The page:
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AHRQ's health care quality and disparities reports can help nurse leaders make key decisions about quality and patient safety
The National Healthcare Quality Report (NHQR) summarizes the quality of care supplied by the U.S. health care delivery system and identifies gaps in health care delivery. The National Healthcare Disparities Report (NHDR) summarizes gaps in health care quality and access by race, ethnicity, and socioeconomic status for the general U.S. population and for priority populations such as women, children, and rural residents. Both reports, prepared by the Agency for Healthcare Research and Quality (AHRQ), contain about 45 core quality measures and focus on 4 dimensions of health care quality: effectiveness, patient safety, timeliness, and patient centeredness. As such, they can assist nurse executives in understanding the status of their health care facility and/or network compared with others in the State or the Nation, according to a recent article.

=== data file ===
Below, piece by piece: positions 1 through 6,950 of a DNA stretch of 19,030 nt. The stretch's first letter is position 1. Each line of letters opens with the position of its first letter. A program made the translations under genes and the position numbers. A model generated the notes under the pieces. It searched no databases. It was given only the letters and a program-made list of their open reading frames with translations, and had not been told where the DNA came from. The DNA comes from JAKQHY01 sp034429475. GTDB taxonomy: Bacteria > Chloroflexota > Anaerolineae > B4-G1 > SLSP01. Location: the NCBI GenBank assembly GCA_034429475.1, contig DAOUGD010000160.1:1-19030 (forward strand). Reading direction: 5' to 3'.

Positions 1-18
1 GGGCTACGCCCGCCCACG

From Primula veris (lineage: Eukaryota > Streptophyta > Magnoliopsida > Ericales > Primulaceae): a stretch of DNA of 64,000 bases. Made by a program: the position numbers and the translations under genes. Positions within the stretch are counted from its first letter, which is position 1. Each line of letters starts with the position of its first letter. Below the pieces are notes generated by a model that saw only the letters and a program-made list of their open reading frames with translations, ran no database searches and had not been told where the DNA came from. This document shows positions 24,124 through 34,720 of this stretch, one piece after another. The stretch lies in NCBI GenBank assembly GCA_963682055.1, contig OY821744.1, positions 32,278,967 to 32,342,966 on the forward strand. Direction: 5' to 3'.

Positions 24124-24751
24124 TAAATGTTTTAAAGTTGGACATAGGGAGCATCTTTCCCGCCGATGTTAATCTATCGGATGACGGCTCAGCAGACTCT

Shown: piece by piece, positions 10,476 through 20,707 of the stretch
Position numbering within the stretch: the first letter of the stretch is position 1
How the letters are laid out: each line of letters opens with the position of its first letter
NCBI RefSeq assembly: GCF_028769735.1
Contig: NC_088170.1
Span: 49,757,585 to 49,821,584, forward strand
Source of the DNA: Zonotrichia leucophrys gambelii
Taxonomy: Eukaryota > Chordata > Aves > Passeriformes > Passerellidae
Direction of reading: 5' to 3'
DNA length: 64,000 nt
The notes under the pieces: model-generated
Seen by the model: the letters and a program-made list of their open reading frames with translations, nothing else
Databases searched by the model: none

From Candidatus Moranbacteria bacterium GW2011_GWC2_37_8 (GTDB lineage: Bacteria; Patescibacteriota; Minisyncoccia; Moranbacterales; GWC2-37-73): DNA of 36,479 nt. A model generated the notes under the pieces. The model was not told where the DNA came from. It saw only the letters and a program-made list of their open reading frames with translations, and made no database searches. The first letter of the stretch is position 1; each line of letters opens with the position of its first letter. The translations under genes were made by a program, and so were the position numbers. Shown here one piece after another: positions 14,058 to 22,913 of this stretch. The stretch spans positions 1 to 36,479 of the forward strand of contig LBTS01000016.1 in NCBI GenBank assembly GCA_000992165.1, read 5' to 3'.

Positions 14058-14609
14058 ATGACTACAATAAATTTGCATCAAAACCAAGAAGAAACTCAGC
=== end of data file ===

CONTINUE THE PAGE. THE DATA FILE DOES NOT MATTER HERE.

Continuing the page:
The article, written by AHRQ researchers Anna Poker, M.S., R.N., Marybeth Farquhar, M.S.N., R.N., and Elizabeth Dayton, M.A., encourages nurse executives to use the reports to compare their facility or network with a national benchmark for care quality in a certain area; further their understanding of health care risks; and increase their likelihood of providing excellent health care.
Nurse executives can also use the reports to monitor health care delivery and identify areas where improvement is most needed. For example, the second annual NHQR, published in 2004, found the most improvement in patient safety. It also found more room for improvement in smoking cessation counseling and reducing inappropriate use of antibiotics. The 2004 NDHR found that the rate of hospital admissions for uncontrolled diabetes was much higher for poor blacks and Hispanics than high-income whites, revealing the opportunity to improve diabetes management among poorer minorities. To access the NHQR and NHDR, visit http://www.ahrq.gov/qual/measurix.htm.
See "Using the national healthcare quality and disparities reports for executive decision making," by Ms. Poker, Ms. Farquhar, and Ms. Dayton, in the December 2005 Nurse Leader, pp. 1-3.
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